Hill also testified that several items in the room where Chad Entzel’s body was found led officials to believe his death wasn’t suicide. The body was on the floor and the shotgun was on the bed. Both left an outline in the soot from the fires, indicating they were there before the fire started, according to Hill. The fire on the bed was “spotty in nature,” which the agent said indicated an ignitable liquid was used to accelerate the blaze.

The amount of soot in the house is evidence of a fire that’s starving for oxygen, Hill said, adding that the door to the bedroom where Entzel died was closed or only partially open. The only signs of fires originating were in the bedroom and the furnace, and evidence of an accelerant was found at both locations, the agent said.

There were two areas of trauma on Chad Entzel’s body, according to Hill, which from his experience as an investigator “didn’t fit” the pattern of a suicide, he said.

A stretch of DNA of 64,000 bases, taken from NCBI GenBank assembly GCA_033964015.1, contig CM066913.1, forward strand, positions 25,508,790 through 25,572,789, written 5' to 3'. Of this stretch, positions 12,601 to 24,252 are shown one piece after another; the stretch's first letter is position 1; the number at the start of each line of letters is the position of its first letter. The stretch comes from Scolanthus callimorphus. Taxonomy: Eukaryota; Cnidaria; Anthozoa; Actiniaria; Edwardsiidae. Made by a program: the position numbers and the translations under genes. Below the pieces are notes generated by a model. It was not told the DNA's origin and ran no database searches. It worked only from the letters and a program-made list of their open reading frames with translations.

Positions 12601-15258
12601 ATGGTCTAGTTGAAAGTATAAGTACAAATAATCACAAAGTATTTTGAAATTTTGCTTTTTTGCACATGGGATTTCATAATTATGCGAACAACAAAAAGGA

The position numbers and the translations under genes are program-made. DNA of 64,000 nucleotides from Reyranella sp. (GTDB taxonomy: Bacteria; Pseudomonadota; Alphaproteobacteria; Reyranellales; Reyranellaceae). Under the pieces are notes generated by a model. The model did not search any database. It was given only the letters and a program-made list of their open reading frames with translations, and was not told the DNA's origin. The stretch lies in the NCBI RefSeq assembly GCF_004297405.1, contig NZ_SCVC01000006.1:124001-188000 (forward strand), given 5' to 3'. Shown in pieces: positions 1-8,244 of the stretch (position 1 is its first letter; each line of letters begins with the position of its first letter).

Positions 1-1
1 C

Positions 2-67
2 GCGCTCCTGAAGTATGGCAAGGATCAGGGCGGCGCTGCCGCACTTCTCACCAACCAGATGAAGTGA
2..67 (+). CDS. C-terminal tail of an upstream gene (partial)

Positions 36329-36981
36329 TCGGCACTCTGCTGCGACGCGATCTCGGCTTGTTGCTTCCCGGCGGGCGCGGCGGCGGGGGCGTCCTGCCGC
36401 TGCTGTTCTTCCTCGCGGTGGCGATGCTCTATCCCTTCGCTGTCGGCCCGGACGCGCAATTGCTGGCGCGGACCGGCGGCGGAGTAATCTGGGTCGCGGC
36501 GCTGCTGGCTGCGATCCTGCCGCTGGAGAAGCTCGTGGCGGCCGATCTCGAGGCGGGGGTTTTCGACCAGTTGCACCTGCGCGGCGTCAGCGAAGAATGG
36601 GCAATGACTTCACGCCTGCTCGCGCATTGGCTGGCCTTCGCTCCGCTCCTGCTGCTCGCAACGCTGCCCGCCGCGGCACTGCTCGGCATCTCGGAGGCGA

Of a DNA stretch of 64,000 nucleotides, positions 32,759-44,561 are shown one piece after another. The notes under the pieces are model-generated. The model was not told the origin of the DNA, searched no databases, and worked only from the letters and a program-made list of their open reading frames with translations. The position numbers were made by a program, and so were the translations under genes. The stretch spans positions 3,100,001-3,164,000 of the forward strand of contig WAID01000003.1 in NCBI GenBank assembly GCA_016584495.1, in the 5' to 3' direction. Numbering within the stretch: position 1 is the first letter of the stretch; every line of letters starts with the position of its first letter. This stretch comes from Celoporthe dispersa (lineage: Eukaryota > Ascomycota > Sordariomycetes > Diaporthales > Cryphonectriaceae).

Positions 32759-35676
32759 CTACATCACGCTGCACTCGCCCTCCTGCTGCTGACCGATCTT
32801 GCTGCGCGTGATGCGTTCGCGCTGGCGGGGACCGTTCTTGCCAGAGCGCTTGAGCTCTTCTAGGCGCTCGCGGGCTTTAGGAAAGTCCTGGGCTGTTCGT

People in seats reserved for family cried and comforted each other as autopsy photos were displayed on courtroom monitors.

Dr. William Massello, who was the state medical examiner in 2020, explained that Chad Entzel died of gunshot wounds that were “devastating.” One entered below and behind his left ear and “caused multiple fractures of the skull and … severely injured the brain,” the doctor said.

Another entered Entzel’s left tricep, exited through his shoulder and entered his head. It likely would have been lethal, and if not would have left Chad Entzel “neurologically disabled,” Massello said, adding that the shots were fired from a maximum of 3 feet away.

Massello said if Chad Entzel had died while the fire was burning the same soot present on his body would have been present in his windpipe and lungs.

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Glass, the defense attorney, objected to some of the autopsy photos being shown to the jury, saying they were unnecessary and that diagrams shown by Massello would have served the same purpose. Bahr overruled the objection and allowed the photos into evidence.

Prosecutors earlier said Nikki Entzel told law officers that Howard shot her husband, but that an evaluation of the gun didn’t conclude who pulled the trigger.

Bahr last May dismissed a murder charge against Howard at the request of Lawyer.

Attorneys on Monday chose a jury of 12 women and four men in Entzel’s trial. Four of them will serve as alternates.